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Nashville back to product details

Sublime Altman
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written by chaosmind January 24, 2006 - 9:25 PM PST
0 out of 1 members found this review helpful
This is one of the greatest and most idiosyncratic films ever made. A film-student's dream, this is probably not your best first introduction to Robert Altman, just as the Battleship Potemkin is probably not the best first movie for a film-student to see.

See The Player, then see Short Cuts. Well, isn't that pompous? Isn't that like saying you low-brows would be better off reading *about* John Cage or Frank Zappa then actually experiencing their work? Uh, yeah. Altman did really get nearly performance-art-type performances from his players... he always was about natural performances...

Nashville goes deeper... it really is about the human interactions. There's a serial-killer/we-all-kill-the-heroes-we-love theme here, and yes, its disturbing, but Altman has never been about easy answers...

It Don't Worry Me
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written by randomcha November 21, 2005 - 7:04 AM PST
2 out of 3 members found this review helpful
Seeing the film this time around, it suddenly occured to me how much "A Mighty Wind" appropriated "Nashville." In an affectionate, amusing way.

I love Barbara Harris and Karen Black, especially, but Henry Gibson is also very funny. Politically, this movie hasn't aged a day. It'd make a great (if quite long) double bill with "Network."

By the way, the commentary track by Altman is superb and well worth a listen.

Seeds of genius, but no flower yet...
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written by sfspaz January 20, 2004 - 1:20 PM PST
1 out of 2 members found this review helpful
Altman's auteur genius peeks through the clouds in this early film, but doesn't quite shine as brightly as some of his other notable works.

A talented ensemble cast (surprise) fills the movie with enough charming and insightful moments as to make the film worthwhile, but the film is plagued by the sense of never quite reaching fruition, even in the film's long-awaited climax.

The interweavings of his huge cast of characters is enough to keep the viewer engaged, but in contrast to some of his later films (Short Cuts, Gosford Park) the intensity and sense of vitality is not quite as prominent. Altman, of course, seems wholly unable to make a film without inspired moments, and despite its general meandering pace, this film is no exception. Lily Tomlin is fascinating as the emotionally torn but resilient housewife on the verge on an affair, Ronee Blakely is engaging as the country star only barely keeping things together, Shelley Duval shines as the girl in search of love, wherever she can find it, and Keith Carradine excellently captures the callous rock star encapable of thinking of anything but himself.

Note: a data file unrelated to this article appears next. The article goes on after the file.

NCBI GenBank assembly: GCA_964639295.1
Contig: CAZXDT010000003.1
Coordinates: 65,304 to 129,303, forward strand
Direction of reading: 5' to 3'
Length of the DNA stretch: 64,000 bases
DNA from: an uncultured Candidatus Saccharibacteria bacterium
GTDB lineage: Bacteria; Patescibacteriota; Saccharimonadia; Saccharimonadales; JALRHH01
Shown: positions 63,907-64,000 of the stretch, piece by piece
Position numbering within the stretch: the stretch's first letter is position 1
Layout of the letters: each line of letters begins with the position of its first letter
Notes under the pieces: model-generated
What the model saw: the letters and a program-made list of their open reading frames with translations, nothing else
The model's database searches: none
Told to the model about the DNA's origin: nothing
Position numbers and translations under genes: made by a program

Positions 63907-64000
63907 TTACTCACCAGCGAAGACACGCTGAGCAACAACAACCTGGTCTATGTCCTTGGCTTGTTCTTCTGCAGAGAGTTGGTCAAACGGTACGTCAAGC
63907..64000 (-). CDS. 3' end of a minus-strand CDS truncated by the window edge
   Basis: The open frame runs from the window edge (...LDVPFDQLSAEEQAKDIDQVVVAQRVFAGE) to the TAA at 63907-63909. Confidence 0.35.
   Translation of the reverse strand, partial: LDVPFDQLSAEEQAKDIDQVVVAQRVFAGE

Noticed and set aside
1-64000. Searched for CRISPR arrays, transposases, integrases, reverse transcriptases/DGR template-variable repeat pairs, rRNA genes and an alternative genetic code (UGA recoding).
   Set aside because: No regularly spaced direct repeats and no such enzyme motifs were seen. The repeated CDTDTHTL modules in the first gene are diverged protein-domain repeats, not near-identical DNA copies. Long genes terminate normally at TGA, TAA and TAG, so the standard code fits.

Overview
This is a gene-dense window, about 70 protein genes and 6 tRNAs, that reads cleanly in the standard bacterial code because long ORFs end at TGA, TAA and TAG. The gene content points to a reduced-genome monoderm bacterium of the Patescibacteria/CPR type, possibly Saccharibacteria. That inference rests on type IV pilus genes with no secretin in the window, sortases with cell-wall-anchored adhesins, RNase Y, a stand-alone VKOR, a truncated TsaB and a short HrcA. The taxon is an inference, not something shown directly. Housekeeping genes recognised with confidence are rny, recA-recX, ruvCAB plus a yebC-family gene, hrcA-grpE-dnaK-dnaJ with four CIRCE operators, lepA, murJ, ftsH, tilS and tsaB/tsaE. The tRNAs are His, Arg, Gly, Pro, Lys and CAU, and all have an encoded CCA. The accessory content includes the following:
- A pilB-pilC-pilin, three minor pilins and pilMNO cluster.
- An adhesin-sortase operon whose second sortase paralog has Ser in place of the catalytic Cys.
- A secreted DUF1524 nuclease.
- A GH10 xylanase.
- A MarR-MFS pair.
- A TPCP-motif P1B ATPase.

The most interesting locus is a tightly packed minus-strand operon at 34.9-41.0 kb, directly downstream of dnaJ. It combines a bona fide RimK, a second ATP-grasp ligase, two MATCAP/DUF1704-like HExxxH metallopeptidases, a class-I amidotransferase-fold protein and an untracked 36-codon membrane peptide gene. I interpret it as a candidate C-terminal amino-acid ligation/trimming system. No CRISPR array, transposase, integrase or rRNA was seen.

The lack of hard plot, while not a stumbling block in many of his other films, somehow weakens the strength of this film , not because it dims Altman's astute social observations and anecdotes, but because there's just not enough to keep the viewer deeply engaged in his characters. Musical numbers, as mentioned, crop up often, and despite being humorous and expository, tend to run on a bit longer than one would like.

Gorgeous and engaging, but probably one for the "pre-seminal work" category.


A brilliant movie, poorly executed
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written by kamapuaa October 13, 2003 - 8:11 PM PDT
I give this movie a 6 out of 10, and perhaps I should be more generous. This is one of the most intriguing movies I've rented from Greencine. However, as close as the movie was greatness, there were constant major failings.

Altman's technique is not to have a central plot, or commentary, but merely to show a group of characters, and let the happening speak for themselves. It requires the characters to be inherently interesting. However, almost all the performances were one-note. Lily Tomlin was excellent in her role, and the scene where she walks out on the rock star was a brilliantly raw study in character. However, there were too many sequences where one-adjective characters stand around talking to each other about inanities. Who cares?

I'm a music fan, although I must admit I'm not of the background that I've ever had a chance to listen to a country song. Still I think I can make an accurate assessment of the music (which occupies nearly half the film): It sucks, and drags the picture down. Not the genre, but rather the use of actors & backup vocalists as Nashville superstars. They're clearly overshadowed by the real musicians they share the stage with. If the songs had been brief it would be easy to ignore, but pointing the camera at Henry Gibson singing 3-song sets quickly becomes painful. It really is too bad, because I think grounding the movie in musical performances was an excellent idea, and the movie still does as good a job as any at showing a live-music scene.

I could nit-pick until the cows come home, but two other complaints would be that the political van device seemed like a rip-off of MASH, and was so naive that I believed it to be satire until listening to the DVD commentary. Also, that the powerful ending (made more relevant by the 80's) didn't deserve to have an ironic send-off.

I still think this movie is worth watching, but it's frustrating to see a brilliant movie so poorly executed.

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(Average 7.21)
276 Votes
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